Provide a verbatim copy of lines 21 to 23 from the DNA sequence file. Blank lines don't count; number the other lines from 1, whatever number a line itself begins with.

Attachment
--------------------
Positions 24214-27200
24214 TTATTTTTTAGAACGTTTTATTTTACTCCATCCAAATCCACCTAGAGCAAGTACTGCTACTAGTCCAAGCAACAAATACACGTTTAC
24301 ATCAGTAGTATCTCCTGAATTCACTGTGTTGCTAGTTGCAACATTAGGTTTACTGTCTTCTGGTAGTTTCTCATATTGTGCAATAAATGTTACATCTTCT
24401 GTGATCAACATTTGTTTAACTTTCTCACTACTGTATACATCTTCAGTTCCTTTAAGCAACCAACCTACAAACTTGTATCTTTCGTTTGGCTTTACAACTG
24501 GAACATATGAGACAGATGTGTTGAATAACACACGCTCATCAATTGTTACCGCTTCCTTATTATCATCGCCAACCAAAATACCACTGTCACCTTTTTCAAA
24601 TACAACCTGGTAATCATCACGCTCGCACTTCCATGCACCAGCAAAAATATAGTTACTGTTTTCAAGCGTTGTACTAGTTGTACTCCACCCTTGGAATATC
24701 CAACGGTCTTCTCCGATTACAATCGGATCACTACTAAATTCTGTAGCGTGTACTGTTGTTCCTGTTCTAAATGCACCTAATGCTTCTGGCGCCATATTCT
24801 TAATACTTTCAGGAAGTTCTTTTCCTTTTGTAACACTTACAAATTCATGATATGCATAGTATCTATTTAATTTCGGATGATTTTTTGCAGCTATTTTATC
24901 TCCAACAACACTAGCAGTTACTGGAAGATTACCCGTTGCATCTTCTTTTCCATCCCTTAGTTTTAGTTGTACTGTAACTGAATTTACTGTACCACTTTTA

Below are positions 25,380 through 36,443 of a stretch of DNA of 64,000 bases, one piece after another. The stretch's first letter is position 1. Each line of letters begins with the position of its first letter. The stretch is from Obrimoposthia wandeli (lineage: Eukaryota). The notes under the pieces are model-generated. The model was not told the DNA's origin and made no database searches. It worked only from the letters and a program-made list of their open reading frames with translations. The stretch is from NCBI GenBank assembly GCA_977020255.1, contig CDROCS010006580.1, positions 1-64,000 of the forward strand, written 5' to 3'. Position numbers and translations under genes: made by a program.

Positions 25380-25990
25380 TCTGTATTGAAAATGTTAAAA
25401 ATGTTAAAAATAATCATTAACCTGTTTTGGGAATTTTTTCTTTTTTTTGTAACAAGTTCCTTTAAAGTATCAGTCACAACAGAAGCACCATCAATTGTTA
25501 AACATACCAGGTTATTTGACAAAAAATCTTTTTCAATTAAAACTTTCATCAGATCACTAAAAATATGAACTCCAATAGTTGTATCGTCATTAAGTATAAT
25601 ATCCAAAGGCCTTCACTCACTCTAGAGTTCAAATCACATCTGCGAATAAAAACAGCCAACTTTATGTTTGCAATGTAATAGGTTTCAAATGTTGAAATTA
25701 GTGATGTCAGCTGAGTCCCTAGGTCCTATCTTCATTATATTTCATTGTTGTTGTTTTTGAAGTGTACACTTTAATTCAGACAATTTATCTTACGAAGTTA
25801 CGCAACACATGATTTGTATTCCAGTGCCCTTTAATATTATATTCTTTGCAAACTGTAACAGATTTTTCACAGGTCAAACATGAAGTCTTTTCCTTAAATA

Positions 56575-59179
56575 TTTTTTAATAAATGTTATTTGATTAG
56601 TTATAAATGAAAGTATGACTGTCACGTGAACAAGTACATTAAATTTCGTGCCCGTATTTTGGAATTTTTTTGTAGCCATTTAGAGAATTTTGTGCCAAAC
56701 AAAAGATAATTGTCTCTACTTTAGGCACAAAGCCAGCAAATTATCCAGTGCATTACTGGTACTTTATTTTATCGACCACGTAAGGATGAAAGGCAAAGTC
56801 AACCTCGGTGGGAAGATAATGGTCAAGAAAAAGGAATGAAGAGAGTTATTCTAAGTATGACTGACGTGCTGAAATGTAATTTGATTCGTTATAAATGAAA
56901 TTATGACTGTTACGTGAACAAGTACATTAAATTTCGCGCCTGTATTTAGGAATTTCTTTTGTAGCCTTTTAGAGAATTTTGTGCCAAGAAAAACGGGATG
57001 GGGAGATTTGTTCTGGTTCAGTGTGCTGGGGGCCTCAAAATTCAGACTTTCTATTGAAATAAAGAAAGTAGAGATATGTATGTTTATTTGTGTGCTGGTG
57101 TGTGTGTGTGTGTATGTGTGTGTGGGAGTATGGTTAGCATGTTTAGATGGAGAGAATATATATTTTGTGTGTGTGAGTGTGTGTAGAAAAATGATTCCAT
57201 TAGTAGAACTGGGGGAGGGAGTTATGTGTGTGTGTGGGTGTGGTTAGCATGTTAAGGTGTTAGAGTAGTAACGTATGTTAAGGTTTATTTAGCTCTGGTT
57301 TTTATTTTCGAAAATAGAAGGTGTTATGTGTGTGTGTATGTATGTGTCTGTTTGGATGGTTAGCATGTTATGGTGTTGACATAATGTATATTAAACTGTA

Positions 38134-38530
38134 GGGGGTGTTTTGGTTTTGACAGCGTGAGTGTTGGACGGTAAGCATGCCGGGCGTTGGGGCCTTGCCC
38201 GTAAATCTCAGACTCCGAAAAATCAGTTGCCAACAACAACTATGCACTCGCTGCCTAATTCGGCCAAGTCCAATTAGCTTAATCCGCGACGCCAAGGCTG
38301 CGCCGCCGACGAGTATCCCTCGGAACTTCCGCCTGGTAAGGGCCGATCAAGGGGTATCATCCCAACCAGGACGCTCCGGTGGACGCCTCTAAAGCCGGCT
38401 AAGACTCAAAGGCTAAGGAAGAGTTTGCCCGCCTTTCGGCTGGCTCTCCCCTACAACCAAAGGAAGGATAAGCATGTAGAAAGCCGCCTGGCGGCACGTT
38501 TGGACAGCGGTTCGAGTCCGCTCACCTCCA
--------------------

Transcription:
56701 AAAAGATAATTGTCTCTACTTTAGGCACAAAGCCAGCAAATTATCCAGTGCATTACTGGTACTTTATTTTATCGACCACGTAAGGATGAAAGGCAAAGTC
56801 AACCTCGGTGGGAAGATAATGGTCAAGAAAAAGGAATGAAGAGAGTTATTCTAAGTATGACTGACGTGCTGAAATGTAATTTGATTCGTTATAAATGAAA
56901 TTATGACTGTTACGTGAACAAGTACATTAAATTTCGCGCCTGTATTTAGGAATTTCTTTTGTAGCCTTTTAGAGAATTTTGTGCCAAGAAAAACGGGATG